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Kazakhstan: Amnesty International Tells of Brutal Prison Conditions

London, August 12 (RFE/RL) -- Prison officials in Kazakhstan have little regard for the lives of prisoners they oversee, according to a report by the human rights movement, Amnesty International (AI).

The report paints a grim picture of prison conditions. Information gathered by AI suggests a brutal regime prevails in Kazakh prisons, with the deliberate ill-treatment of prisoners and "appalling conditions of detention which amount to ill-treatment."

The report, "Kazakhstan, Ill-treatment and the Death Penalty," also criticizes authorities for the "exceptionally high rate of executions."

The findings are based on an AI mission to Almaty in February and March this year which involved contacts with Kazakh officials and former prison inmates and prisoner workers.

An AI representative met a Deputy Minister of Internal Affairs, Nikolay Vlasov, who said the death penalty was less cruel than being in prison in Kazakhstan, where people were treated "with contempt."

Later, at a news conference in April, he said Kazakhstan's prisons were overcrowded, disease-ridden and chronically under-funded.

The AI report says officials, human rights activists and ex-prisoners have identified problems in the prison system that Amnesty regards "as so severe that they are tantamount to ill-treatment of prisoners."

The report cites evidence of widespread tuberculosis, starvation, serious overcrowding, and the torture of prisoners.


At the beginning of 1996, Kazakhstan had a prison population of about 94,000 in its 78 prisons and penitentiaries, over 20,000 of whom were in pre-trial detention.

Faced with shortfalls in the budget for prisons, in June the Senate, the upper house of Kazakhstan's parliament, declared an amnesty for nearly 20,000 prisoners in jail for non-violent crime. AI has grave doubts on whether the releases have solved the serious prison problems.

The report says there are 10,000 prisoners in Kazakhstan with infectious tuberculosis. Interior Minister Kairbek Suleymenov said in June some 1,270 prisoners died of tuberculosis last year, and 450 this year. He blamed overcrowding, malnutrition and shortage of medicines.

By one estimate, the tuberculosis rate in prisons is 40 times higher than is reported among the population at large.

A former imprisoned conscientious objector to military service, named only as "Vladimir", told the AI mission that prisoners suffering from infectious tuberculosis were in every cell of the corrective labor colony where he served a nine-month sentence last year.

He had been kept in a prison cell eight meters by six meters, with 60 other people, sleeping in three or four shifts because there was not enough room for all to lie down at the same time.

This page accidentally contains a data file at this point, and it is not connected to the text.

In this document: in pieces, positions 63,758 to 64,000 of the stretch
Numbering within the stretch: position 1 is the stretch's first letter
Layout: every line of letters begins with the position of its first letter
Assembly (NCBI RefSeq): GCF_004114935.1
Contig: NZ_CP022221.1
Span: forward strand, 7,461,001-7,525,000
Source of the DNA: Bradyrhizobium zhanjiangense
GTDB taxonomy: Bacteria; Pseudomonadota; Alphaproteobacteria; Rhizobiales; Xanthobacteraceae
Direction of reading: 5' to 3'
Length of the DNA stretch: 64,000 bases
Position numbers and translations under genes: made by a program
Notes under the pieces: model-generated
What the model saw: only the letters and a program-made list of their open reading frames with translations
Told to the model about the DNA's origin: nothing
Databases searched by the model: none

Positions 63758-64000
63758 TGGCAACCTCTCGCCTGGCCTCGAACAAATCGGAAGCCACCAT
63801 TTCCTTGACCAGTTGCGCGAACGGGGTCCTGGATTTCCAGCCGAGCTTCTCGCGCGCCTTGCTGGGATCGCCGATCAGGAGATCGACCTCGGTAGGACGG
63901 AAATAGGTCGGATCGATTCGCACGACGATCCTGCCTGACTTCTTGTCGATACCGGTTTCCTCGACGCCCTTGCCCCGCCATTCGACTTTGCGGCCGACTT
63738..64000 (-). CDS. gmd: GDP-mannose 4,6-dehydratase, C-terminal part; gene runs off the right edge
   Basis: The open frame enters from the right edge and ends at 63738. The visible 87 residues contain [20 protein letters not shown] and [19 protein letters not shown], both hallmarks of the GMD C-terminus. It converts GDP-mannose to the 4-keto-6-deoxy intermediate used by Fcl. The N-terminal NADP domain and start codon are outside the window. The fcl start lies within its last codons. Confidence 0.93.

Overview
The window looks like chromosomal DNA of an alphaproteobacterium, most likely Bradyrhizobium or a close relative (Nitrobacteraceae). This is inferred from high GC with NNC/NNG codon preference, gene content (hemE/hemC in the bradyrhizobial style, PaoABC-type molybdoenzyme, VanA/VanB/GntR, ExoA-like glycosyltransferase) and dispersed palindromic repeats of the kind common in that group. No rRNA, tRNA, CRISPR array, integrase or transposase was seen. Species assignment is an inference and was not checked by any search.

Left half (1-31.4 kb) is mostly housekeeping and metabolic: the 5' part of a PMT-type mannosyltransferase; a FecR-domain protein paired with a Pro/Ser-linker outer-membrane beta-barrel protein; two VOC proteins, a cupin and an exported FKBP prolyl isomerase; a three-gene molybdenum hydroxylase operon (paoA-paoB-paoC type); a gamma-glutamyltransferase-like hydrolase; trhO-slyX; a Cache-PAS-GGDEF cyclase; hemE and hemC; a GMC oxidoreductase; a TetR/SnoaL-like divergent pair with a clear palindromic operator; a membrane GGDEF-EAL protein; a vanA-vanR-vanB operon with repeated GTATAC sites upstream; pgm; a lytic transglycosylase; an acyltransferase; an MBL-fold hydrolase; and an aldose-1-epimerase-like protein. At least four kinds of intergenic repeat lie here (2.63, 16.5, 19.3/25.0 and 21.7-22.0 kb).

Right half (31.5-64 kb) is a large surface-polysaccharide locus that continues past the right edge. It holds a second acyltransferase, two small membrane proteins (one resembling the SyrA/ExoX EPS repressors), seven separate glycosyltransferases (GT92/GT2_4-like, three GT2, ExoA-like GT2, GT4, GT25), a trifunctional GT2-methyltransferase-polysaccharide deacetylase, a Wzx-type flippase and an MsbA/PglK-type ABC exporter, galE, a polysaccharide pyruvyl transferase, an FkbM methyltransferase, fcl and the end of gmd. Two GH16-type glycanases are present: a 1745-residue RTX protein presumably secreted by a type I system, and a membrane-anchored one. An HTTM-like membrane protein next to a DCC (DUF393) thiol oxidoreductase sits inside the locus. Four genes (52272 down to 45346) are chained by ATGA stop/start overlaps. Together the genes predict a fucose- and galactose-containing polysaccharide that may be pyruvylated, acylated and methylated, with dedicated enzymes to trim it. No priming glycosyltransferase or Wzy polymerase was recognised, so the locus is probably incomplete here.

AI has received numerous reports that prisoners receive "grossly inadequate food rations," leading to starvation and malnutrition.

One former prisoner at a jail in Almaty (Sizo-One) said there were periods when inmates were fed only once every three days.

In April, 1994, a media report from Kazakhstan cited a cannibalism incident in which five prisoners at an undisclosed jail, reportedly driven by hunger, had killed and eaten a cellmate.

A representative of the Ministry of Internal Affairs was quoted last year as saying there had been four cases of cannibalism provoked by hunger at penitentiaries in the Semipalatinsk Region.


According to Nikolay Vlasov, Kazakhstan's prison population has doubled since independence in 1991, a consequence of a crackdown against a rapidly rising crime rate. However, as of early 1996, no program had been started to build new penitentiaries.

The AI report cites evidence of the torture of prisoners in police custody and in pre-trial detention. Beatings are the most commonly reported form of torture, but it cites reports, too, of confessions being forced using torture such as asphyxiation with plastic bags.

The report calls on Kazakh authorities to conduct a full investigation into the deaths of four boys who died at a penitentiary for male juveniles in Almaty, known as LA 155/6. A former employee told AI the regime in the penitentiary was based on the "fist and truncheon".

The AI report also says that the execution rate of convicted prisoners in Kazakhstan is "shocking." The report estimates that 110 death sentences were passed last year, and 101 executions were carried out.

The report says: "Among the countries in the world for which execution figures were known for 1995, only three countries (China, Nigeria and Saudi Arabia) had executed more people than Kazakhstan.

"Considering the size of Kazakhstan's population -- just 17 million people -- the figure of 101 executions is shockingly high," it says.

The report calls on the Kazakhstan Government to implement its commitments to human rights law and standards; to take effective steps to end the problem of poor prison conditions; to end torture and ill-treatment; and to take effective steps to abolish the death penalty.

Other AI reports in the past year have focused on prison conditions in Armenia, Azerbaijan, Kyrgyzstan, Russia and Turkmenistan.

"Judging by the stories that emerge from behind the prison walls, practically throughout the former Soviet Union, little regard is given to the lives of prisoners by the officials who oversee them," according to its latest report.